Committee Chair

Ozbek, Irene N.

Committee Member

Foerder, Preston, G.; Santiago, Manuel F.

Department

Dept. of Psychology

College

College of Arts and Sciences

Publisher

University of Tennessee at Chattanooga

Place of Publication

Chattanooga (Tenn.)

Abstract

The negative correlation between olfactory sensitivity and depression has been well documented, but the biological processes underpinning the relationship are not understood. This study explored a potential relationship between olfactory sensitivity, stress, and resilience to stress, specifically examining neuropeptide y (NPY) as a mediator. In phase I, 197 UTC students participated in a survey measuring stress and resilience among other factors. Of this sample, 25 students volunteered for phase II, in which they took an olfactory threshold test and gave blood. Serum levels of cortisol and NPY were analyzed from blood samples. Correlational analyses suggest a positive effect of stress (p=.013) and a negative effect of resilience (p=.003) on olfactory thresholds, while biological markers were inconclusive. Future studies should incorporate the diagnosis of stress disorders, as biological markers may not significantly fluctuate based on non-clinical levels of stress.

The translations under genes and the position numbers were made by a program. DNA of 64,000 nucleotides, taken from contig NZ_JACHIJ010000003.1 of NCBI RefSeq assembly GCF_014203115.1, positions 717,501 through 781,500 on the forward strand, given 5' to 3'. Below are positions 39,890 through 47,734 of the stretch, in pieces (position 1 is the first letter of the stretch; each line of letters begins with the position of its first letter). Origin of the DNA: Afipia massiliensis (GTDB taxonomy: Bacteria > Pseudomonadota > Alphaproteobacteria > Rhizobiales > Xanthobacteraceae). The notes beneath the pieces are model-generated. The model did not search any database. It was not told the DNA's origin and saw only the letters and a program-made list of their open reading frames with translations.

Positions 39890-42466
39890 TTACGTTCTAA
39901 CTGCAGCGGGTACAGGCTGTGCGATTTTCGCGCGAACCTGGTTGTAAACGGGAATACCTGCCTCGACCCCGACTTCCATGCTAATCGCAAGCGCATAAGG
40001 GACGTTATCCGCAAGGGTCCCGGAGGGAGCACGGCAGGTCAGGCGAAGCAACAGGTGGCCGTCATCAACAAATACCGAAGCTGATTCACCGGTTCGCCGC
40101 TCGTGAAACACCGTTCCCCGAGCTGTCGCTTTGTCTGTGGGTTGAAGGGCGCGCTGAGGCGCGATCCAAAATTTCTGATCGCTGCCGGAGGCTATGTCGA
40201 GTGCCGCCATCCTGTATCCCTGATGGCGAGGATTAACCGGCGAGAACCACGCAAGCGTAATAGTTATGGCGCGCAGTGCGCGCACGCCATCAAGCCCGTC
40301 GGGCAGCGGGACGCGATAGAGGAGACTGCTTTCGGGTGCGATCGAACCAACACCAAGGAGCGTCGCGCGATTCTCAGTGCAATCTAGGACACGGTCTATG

Acknowledgments

Thanks first and foremost to my advisor and committee chair, Dr. Ozbek, as well as to Dr. Santiago and Dr. Foerder. I extend great gratitude to Jonathan Davidson, M.D., for his permission to use the CD-RISC to study relationships between resilience and olfaction. I would also like to thank Dr. Liz Culler with Blood Assurance of Chattanooga, along with Debbie Gentry and the rest of the Blood Assurance staff. Additional thanks to the olfaction team at UTC: Robert Gormley, Naomi Whitson, Katie Pendergast, Jessica York, and Justin Brown. Finally, I’d like to thank the students and faculty in the Research Master’s program, all of whom have contributed in their own way to my academic efforts.

Degree

M. S.; A thesis submitted to the faculty of the University of Tennessee at Chattanooga in partial fulfillment of the requirements of the degree of Master of Science.

Date

8-2016

Subject

Smell -- Psychological aspects; Sensory evaluation

Keyword

Stress; Resilience; Olfaction; Neuropeptide y

Document Type

Masters theses

Extent

xii, 63 leaves

Language

English

Rights

Under copyright.

License

http://creativecommons.org/licenses/by-nc-nd/3.0/

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